Our Youth Stories 2016

Maggie Chopra

“I joined Youth Central as a junior high school student because I was eager to find things I was interested in,” Maggie Chopra writes. “Youth Central’s ability to create this link between unique and diverse opportunities and volunteers seemed like the perfect resource.”


Maggie has volunteered with Youth Central since the summer of 2013. She is a part of three committees: TD Youth Earth Ambassadors (YEA), Youth Volunteer Corps (YVC) and Mayor’s Youth Council (MYC).


“Representing the YEA at Calgary’s Green Energy Fair was a unique opportunity where we were able to demonstrate a new practical renewable energy source that converts temperature gradients into electrical energy, which can make cities like Calgary more sustainable,” Maggie writes.


“Through this experience, we received $2250 to continue funding sustainable innovation and making environmental change. It is rewarding to see that youth bring such unique and innovative ideas to the table; it has been a pleasure working with YEA for two years.”


Through her volunteer experience, Maggie began to appreciate the importance of her involvement in the community; from volunteering for small projects like our Get Happy Project to bigger ones where she and others research and build prototypes for new and unique renewable energy sources through YEA.


“Youth Central has been able to facilitate this link between youth and the community. Each interaction adds colours to my canvas and with all this experience, Youth Central has helped me to brighten and beautify my painting.”


“I have realized that bringing about change mustn’t always come at once, but changing one thing makes all the difference in the world. I wish to encourage others to integrate their passion and action together as one.”


Maggie has found her passion in helping others and volunteering at the Multiple Sclerosis (MS) Society of Canada. Maggie brings her experience learned from Youth Central to this commitment. Through her passion and empathy, Maggie has found a direction for her future educational path.


“Being paired with a woman who has progressive MS planted a seed in my heart and mind. I would like to understand why such disorders come about by focusing my efforts towards the neurological and biochemical sciences.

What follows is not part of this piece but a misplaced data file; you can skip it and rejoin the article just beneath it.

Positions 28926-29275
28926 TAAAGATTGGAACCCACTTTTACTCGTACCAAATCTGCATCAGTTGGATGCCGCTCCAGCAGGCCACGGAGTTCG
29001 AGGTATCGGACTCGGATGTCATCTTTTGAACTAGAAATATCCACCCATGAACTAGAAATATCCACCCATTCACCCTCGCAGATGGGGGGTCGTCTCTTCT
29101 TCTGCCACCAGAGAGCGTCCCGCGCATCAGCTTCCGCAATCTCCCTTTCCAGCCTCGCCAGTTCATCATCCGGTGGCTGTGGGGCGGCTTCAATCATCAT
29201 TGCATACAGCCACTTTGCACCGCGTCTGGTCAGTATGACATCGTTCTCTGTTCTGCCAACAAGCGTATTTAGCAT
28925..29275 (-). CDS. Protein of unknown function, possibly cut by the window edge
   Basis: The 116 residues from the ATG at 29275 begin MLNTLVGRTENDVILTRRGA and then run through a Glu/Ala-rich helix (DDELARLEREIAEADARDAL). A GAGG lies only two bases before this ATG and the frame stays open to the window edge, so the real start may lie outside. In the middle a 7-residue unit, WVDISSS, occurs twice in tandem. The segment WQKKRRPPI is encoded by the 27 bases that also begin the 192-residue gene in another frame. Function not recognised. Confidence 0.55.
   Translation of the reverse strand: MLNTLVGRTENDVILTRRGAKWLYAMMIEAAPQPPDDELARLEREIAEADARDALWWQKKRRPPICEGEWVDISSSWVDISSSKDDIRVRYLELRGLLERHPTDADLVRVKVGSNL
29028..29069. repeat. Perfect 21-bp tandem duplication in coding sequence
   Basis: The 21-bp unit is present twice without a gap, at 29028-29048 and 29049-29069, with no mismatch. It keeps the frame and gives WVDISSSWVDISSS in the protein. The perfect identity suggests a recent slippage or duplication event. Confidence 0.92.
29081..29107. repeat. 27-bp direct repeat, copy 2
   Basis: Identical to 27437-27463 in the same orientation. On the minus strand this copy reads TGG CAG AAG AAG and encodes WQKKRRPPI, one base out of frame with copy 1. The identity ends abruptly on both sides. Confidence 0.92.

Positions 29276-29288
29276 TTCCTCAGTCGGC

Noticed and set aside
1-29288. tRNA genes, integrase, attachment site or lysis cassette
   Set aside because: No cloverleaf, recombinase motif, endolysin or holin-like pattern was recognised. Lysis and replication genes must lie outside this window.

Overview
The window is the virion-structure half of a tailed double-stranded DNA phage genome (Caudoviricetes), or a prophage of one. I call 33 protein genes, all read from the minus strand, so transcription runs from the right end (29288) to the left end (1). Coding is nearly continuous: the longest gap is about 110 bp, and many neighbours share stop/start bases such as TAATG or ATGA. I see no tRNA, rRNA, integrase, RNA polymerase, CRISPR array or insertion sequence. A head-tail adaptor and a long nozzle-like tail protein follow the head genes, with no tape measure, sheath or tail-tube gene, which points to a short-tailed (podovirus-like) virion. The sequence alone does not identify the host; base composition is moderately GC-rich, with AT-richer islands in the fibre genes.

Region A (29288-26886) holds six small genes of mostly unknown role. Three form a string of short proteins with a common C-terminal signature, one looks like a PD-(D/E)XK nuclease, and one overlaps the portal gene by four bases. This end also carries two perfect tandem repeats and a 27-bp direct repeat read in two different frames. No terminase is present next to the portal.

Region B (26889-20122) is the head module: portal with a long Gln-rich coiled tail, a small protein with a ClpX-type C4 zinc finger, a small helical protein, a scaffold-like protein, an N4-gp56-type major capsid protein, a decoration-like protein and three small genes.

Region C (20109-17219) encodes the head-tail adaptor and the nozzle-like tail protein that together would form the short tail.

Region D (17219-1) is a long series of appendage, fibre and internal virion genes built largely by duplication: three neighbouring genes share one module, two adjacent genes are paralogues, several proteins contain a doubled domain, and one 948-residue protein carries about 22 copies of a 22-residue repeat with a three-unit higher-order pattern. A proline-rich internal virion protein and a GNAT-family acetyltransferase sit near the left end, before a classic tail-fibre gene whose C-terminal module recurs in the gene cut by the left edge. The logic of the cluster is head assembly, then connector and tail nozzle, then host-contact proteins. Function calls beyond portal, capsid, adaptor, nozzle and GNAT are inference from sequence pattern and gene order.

“Youth Central has opened doors to so many possibilities for interacting and networking with individuals in diverse situations and has truly made me a far more empathetic person, which without a doubt will forever be a part of my character and help me on my journey of helping others.”

Sarah Nolin

Sarah began volunteering with Youth Central on the Youth Are Awesome blog in June 2015, but her interests soon expanded to the Calgary Youth Foundation (CYF). Through Youth Central, Sarah was able to connect with other young people over common interests.


“There are people similar to me, people with the same goals, people with the same aspirations, people who work as hard as I do, and I could finally relate to other teenagers,” Sarah says.


Sarah has a self-described “selfish” start to volunteering. “I needed to have so many hours to get accepted to university and I needed to be apart of so many other things,” Sarah says. But soon she found herself connected and networking with other young people.


“That’s my favourite part about volunteering; it’s being part of a community with people like me. And that was always hard to find in school.”


Before her volunteer experience, Sarah was busy training 30 hours a week in competitive figure skating. Sarah had been involved in figure skating for ten years. She had plans to train professionally and stay in the field as a coach. Unfortunately, due to multiple injuries, she had to retire early.